Jane Austen wrote letters about a clergyman she had met
A literary historian has written a book claiming Jane Austen may have become romantically involved with a clergyman while on holiday in Devon.
Although the author never married, the romantic content of many of her novels has fuelled speculation about her life and relationships.
Dr Andrew Norman claims Austen met up with Rev Samuel Blackall in 1802, while she was staying in Sidmouth.
He said his theory was based on Austen's letters and county records.
Dr Norman, whose biography Jane Austen: An Unrequited Love was published recently, said: "I was puzzled by the fact that Jane Austen wrote about love and people getting together and the anguish involved in that.
"I thought I'd have a look at her own life to see what it was like."
Jane Austen is thought to have had a relationship with Thomas Lefroy, who may have been the inspiration for the character of Mr Darcy in Pride and Prejudice, when she was 21.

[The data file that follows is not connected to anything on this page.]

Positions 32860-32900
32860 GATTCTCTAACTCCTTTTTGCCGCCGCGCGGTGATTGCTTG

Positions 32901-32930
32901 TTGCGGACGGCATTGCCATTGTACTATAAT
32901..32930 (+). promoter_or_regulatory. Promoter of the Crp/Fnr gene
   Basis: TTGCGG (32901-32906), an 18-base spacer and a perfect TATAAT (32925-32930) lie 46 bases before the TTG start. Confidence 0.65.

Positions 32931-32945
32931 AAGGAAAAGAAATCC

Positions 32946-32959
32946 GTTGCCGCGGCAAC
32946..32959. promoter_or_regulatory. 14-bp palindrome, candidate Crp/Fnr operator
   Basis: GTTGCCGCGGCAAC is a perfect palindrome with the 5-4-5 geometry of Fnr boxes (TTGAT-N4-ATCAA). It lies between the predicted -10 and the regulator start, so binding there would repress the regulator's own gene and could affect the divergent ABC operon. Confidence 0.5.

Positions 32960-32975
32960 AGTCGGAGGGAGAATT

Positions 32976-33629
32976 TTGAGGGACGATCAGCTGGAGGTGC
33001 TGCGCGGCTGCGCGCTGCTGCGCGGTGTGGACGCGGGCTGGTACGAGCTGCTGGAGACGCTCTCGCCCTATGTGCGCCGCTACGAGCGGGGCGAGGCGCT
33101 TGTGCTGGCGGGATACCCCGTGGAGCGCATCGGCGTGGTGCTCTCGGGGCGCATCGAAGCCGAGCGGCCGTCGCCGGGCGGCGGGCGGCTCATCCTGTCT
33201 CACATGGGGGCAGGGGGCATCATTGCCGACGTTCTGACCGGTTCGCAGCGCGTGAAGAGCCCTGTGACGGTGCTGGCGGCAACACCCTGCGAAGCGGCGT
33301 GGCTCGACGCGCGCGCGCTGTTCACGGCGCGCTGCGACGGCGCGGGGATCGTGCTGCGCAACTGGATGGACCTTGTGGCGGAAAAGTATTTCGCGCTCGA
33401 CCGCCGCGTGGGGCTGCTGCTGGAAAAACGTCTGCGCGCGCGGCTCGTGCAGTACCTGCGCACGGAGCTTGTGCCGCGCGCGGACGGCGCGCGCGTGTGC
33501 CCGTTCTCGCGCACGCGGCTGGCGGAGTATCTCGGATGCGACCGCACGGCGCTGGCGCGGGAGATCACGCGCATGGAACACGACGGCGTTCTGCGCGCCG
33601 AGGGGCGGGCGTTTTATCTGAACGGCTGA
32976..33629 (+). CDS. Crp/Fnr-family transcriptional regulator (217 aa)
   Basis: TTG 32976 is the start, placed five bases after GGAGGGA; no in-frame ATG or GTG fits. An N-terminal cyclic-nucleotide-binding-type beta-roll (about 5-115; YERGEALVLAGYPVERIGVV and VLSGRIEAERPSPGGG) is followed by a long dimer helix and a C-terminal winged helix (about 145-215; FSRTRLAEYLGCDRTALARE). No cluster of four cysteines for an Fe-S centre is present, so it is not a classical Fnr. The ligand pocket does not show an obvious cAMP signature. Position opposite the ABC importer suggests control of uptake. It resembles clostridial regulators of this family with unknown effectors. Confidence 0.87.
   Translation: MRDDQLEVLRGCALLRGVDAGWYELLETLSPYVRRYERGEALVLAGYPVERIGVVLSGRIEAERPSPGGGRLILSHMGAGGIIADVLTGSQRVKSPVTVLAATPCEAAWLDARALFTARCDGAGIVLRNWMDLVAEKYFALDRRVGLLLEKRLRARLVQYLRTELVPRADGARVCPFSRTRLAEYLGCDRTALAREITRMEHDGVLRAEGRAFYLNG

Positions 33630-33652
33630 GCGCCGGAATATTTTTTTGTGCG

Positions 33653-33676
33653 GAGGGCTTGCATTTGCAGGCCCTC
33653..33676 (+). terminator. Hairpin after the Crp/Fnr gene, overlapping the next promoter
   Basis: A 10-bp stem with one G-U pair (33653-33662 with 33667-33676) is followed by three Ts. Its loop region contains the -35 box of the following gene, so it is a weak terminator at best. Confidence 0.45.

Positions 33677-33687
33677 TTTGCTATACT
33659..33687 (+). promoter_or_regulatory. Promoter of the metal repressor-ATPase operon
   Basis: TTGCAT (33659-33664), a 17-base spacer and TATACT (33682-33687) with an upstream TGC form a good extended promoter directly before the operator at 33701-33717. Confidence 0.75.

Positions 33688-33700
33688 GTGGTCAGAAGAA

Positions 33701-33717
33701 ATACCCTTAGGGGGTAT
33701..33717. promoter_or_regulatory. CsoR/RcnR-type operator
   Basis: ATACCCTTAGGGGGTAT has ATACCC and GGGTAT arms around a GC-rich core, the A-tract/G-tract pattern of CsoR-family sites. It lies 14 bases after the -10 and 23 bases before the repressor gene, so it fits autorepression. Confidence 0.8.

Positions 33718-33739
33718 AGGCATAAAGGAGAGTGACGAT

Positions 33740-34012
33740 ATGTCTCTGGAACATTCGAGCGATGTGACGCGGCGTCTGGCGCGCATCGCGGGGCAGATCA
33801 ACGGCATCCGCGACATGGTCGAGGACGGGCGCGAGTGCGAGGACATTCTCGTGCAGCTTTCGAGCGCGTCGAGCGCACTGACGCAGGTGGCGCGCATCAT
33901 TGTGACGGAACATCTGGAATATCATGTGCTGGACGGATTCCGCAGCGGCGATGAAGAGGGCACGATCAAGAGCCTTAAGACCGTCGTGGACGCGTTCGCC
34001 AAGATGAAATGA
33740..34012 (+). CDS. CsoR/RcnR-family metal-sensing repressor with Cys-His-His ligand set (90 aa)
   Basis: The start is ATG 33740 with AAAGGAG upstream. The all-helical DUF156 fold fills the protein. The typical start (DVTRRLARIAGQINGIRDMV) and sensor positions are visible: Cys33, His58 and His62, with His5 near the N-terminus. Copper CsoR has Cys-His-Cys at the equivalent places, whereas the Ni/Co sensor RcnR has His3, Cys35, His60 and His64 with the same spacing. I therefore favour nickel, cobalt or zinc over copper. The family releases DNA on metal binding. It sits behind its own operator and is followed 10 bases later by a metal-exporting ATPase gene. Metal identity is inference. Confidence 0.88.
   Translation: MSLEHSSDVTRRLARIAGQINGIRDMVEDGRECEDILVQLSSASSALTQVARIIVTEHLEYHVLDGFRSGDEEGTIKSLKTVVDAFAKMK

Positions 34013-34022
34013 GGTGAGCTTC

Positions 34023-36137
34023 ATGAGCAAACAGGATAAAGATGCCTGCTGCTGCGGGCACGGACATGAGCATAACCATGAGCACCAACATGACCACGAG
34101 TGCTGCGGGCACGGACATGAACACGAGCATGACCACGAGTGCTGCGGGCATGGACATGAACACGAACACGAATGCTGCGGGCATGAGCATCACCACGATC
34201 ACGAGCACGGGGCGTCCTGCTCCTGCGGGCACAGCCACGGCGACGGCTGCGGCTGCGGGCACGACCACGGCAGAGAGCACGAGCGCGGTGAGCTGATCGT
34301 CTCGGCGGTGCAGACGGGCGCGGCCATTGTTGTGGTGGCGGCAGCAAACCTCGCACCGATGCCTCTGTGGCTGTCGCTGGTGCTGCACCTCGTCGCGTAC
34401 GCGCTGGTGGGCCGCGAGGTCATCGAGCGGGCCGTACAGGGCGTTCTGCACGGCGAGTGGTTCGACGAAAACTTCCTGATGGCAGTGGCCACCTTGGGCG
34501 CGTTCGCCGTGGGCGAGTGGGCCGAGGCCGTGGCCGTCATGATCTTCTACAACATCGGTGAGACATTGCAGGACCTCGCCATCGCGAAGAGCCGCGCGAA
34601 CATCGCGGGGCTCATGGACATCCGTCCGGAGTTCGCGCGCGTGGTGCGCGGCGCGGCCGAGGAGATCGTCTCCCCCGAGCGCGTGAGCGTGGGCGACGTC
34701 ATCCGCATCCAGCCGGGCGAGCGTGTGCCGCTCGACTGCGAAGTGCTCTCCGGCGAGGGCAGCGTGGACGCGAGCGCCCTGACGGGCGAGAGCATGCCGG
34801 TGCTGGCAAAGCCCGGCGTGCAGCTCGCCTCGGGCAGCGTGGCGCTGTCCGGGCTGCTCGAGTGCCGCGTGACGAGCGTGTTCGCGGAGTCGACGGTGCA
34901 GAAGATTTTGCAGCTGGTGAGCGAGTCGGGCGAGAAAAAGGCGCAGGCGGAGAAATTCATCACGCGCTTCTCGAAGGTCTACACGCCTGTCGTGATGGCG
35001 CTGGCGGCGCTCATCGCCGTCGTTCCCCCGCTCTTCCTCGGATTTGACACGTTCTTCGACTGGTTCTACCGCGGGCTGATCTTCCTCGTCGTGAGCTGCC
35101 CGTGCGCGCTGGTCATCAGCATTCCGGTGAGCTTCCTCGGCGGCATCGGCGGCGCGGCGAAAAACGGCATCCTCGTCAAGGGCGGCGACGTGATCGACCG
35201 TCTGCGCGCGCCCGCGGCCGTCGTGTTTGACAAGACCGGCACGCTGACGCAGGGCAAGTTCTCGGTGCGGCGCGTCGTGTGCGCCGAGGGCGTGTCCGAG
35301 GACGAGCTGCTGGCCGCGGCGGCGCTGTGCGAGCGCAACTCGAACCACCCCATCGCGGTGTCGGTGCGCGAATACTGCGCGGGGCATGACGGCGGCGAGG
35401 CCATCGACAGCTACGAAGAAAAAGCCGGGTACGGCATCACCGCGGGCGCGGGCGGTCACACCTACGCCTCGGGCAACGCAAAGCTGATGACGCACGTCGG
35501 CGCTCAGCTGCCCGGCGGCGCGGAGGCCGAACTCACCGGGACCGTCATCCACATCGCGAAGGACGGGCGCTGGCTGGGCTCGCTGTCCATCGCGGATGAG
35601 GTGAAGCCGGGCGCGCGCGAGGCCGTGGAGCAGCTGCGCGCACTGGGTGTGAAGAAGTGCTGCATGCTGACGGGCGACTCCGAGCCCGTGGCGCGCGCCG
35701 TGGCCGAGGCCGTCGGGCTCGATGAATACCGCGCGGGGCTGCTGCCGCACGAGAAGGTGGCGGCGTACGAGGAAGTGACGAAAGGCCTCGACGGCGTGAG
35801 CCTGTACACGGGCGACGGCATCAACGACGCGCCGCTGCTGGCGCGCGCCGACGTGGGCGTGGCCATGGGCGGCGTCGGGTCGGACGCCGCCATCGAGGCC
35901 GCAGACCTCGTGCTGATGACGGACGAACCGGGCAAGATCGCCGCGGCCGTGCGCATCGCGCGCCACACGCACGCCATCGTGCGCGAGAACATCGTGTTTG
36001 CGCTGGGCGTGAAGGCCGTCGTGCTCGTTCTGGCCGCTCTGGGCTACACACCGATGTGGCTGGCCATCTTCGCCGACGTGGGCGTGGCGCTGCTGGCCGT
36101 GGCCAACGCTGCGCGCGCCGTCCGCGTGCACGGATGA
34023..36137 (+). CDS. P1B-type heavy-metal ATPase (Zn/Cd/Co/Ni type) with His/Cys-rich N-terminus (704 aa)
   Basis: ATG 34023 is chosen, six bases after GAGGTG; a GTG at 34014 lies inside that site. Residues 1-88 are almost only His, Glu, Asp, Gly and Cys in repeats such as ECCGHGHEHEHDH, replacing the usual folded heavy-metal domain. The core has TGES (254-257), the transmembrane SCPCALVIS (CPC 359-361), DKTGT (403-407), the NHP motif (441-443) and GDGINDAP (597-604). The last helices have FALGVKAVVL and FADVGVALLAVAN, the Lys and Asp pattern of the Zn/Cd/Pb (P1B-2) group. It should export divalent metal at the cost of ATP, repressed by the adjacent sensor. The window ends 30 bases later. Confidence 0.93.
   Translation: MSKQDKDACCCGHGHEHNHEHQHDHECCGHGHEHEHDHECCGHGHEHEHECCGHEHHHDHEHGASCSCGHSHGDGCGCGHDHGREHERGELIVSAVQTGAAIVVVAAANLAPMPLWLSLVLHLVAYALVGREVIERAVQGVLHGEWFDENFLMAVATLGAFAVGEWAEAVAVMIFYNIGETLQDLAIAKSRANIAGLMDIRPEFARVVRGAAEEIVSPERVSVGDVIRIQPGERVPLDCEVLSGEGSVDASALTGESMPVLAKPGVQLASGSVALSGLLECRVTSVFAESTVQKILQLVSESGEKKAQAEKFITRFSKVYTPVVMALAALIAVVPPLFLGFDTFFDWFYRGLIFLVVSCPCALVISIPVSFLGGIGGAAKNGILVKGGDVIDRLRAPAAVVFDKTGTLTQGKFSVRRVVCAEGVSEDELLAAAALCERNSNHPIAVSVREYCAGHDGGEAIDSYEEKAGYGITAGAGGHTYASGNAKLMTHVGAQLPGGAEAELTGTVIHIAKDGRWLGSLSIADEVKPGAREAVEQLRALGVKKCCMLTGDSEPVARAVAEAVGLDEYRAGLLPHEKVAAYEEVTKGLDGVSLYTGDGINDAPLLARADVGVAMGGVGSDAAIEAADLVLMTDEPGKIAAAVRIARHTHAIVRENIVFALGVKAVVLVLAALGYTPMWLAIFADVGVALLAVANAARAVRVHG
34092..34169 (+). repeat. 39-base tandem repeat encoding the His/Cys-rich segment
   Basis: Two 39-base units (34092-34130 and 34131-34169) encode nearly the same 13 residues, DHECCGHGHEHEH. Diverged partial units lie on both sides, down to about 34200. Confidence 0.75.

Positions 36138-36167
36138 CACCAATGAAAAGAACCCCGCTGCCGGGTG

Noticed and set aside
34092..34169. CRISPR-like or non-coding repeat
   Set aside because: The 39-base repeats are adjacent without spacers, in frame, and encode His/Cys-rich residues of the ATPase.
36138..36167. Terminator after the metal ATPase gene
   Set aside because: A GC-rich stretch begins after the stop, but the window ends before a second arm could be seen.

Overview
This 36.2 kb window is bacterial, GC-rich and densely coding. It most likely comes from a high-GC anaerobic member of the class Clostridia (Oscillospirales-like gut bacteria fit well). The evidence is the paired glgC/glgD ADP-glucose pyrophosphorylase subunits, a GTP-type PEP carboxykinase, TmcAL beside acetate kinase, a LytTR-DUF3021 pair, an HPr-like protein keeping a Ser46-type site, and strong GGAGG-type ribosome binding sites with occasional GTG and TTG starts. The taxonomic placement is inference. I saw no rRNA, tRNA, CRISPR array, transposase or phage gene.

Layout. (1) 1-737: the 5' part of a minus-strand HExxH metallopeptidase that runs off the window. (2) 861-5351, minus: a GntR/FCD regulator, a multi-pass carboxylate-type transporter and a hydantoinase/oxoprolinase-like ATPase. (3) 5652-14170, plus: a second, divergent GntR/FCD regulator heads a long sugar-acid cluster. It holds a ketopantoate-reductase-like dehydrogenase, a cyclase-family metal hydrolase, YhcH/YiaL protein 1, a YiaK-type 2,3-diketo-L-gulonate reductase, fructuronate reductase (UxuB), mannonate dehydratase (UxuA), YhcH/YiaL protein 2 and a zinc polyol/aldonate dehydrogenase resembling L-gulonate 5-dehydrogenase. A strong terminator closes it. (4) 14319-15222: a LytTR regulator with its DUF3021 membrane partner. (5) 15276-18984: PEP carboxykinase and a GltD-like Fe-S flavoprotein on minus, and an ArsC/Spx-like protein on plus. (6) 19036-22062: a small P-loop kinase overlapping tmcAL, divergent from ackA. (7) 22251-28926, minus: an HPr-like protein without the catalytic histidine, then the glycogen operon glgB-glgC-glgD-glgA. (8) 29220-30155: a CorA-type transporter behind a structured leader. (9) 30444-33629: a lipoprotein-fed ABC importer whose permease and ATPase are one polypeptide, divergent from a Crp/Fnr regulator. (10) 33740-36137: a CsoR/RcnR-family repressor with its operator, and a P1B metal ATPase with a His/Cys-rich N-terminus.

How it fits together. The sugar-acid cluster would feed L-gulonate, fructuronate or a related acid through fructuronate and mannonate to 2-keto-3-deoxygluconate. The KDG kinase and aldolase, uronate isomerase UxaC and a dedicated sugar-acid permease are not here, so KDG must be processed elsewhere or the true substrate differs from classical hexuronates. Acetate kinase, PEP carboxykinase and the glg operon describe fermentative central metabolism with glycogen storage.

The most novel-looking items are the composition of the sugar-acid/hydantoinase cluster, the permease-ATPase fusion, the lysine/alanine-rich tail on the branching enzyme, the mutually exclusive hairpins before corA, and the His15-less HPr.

Their friendship was depicted in the 2007 film Becoming Jane.
But Dr Norman believes that after Mr Lefroy returned to Ireland she was introduced to Samuel Blackall, a young clergyman, in 1798.
"It looks from Jane's letters that she would have liked to have gone further with him," Dr Norman commented.
"But he disappeared for a while.
"According to family accounts, four years later she was staying with her parents in south Devon when she met up with a clergyman who was staying with his brother, a doctor, in Totnes."
Dr Norman said he then searched the Devon County records.
Mr Blackall was staying with his brother in Totnes
"To my amazement I found a Dr Blackall in Totnes at the exact time Jane was staying near there."
The records showed Dr Blackall had an older brother called Samuel.
He said Rev Blackall was "interested in making a nearer acquaintance" with Ms Austen but that he later went on to marry someone else.
"Jane wrote some fairly sarcastic comments about the marriage, as if it was sour grapes," said Dr Norman.
He also claimed that Ms Austen may have had a rival for Rev Blackall's affections in her sister Cassandra.
"In one novel she describes a bitter rivalry between two sisters and she wrote a poem entitled Cassandra , also about rivalry."
Love, says the poem, "is the cause of many woes/It swells the eyes and reds the nose/And very often changes those/Who once were friends to bitter foes."